Shropshire’s “lake district” is situated to the south of the North Shropshire town of Ellesmere, where several meres cluster together. We have known about the sculpture trail around the largest of the meres for a time but have only recently visited and explored the trail. We took advantage of the visit of my brother Graham and his wife Vicky, who love the same sorts of days out as we do, to go to find the trail.
It was worth the wait. We wandered slowly around the lakeside finding a wide variety of sculptural pieces. Once we had parked the car and had our usual coffee and cakes, we found a few pieces in a sloping field opposite. As we entered the park alongside the lake we were treated to views of the church through the trees.
The theme of the sculpture collection was the history and life of the market town of Ellesmere. The first large piece, large enough to explore inside in fact, was based on the barges that would have plied their trade on the nearby canal. The sculpture was created from steel with cut out features in places which gave light a chance to penetrate and play with shadows.
The lakeside parkland held collections of mature trees which cast long shadows across any open patches of grass. We periodically enjoyed glances of the wide expanses of the mere. As we followed the gravel pathway further around the lake we discovered varied sculptural pieces.
We failed to fully work out the meaning and context of the first piece we discovered on the lakeside, which resembled a relief decorated shield wrapped around a pole. We studied it for a while and discussed several possible ideas but eventually walked off still baffled!
This huge metal bee towered over us and beneath him was a stack of logs acting as its plinth. Each piece of wood was drilled with holes making each one a home for solitary bees.
Large morrainic boulders were positioned close to the lakeside and on closer inspection we discovered they were homes to a small groups of bronze pieces, mostly connected to the nunnery close to the mere and other town features.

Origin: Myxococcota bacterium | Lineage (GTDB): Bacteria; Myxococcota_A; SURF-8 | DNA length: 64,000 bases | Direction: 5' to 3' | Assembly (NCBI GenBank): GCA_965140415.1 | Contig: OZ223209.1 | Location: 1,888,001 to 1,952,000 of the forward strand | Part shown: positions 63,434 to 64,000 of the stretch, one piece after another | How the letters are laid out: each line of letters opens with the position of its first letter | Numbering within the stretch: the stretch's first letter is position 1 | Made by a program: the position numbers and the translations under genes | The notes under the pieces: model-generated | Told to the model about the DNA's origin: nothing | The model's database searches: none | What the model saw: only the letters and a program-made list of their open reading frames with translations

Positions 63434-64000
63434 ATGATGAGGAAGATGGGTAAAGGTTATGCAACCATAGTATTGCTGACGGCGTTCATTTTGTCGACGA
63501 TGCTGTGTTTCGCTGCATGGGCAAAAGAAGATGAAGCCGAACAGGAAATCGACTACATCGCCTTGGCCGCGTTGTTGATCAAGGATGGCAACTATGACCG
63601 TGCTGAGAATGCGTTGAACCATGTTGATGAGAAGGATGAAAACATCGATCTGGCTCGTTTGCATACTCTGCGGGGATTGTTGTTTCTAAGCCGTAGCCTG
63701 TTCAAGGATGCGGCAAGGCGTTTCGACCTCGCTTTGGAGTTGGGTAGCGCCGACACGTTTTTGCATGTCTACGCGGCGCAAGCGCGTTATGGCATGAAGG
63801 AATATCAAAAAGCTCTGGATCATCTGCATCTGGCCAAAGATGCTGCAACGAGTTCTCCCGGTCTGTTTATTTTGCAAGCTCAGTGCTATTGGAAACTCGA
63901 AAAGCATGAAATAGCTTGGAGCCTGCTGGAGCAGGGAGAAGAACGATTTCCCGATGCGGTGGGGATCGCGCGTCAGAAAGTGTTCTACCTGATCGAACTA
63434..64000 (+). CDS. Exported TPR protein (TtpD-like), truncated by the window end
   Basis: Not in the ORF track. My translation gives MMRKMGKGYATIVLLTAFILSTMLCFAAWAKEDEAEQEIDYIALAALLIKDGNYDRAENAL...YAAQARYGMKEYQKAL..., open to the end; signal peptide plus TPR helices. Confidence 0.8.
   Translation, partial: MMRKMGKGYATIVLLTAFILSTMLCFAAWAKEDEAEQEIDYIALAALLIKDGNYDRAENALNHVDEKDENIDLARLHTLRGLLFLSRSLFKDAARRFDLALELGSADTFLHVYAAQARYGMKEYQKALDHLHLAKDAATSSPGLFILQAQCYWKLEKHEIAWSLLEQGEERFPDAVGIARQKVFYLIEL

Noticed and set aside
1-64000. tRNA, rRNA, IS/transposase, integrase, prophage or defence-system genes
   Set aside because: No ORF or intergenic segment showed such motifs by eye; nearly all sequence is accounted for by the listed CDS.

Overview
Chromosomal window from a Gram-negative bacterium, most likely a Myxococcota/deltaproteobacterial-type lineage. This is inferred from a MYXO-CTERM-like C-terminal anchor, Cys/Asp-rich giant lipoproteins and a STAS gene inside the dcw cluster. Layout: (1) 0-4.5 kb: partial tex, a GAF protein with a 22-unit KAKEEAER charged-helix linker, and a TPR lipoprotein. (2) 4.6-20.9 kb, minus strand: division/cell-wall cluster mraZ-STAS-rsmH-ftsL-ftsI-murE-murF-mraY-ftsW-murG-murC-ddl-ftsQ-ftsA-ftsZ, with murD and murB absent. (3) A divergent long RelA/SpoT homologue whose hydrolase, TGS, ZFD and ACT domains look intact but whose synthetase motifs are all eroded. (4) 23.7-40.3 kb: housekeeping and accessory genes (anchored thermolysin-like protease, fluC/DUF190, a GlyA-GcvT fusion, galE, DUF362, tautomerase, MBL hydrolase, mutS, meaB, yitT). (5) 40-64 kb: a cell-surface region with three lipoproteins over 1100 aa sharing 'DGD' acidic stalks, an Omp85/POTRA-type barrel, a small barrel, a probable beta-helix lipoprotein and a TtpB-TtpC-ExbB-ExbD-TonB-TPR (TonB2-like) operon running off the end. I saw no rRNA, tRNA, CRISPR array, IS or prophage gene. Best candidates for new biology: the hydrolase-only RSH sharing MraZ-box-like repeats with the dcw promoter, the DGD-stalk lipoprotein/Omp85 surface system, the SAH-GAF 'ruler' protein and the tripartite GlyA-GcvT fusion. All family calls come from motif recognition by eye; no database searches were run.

Moving further into natural woodland and away from the parkland, we discovered a tree-house carved from a dead tree trunk and a beautiful tall, graceful shiny metal piece. pierced with a wide hole giving views over the sparkling water.
Our favourite piece of all was the furthest along the walk but well worth the wait. It was called SShhh and was simply this word carved out of a single piece of wood which stood a good 6 ft tall. It was beautifully positioned in a clearing where the ground was covered in fallen autumn leaves. It looked most impressive sat beneath tall Beech trees and their long sharp shadows! It was beautiful to touch and the light fell on its cracked surfaces creating sharp shadow-lines and increased the intensity of its textures. Enjoy following the photo sequence below taken as we walked closer and closer to SShhh.
Alongside SShhh we found long trunks of old fallen trees to sit and rest upon. A seat had been carved out of one leaving a perfect resting place. We enjoyed studying the fallen leaves, with varied colours and textures. After a short rest we made our way back to the town where further pieces of sculpture awaited discovery. Unfortunately when we got back the light was going so we decided to continue our exploration of the sculpture trail at a later date.
2 replies on “Lakeside Sculpture”
It was a lovely day, perfect light, and we learnt about these Meres which were scattered across much of The Midlands as the ice age retreated. I think art should baffle: those often stay with you and grow with you. Thanks for allowing us to relive the day.
We must go back and finish the trail as it goes through the town and by the canal.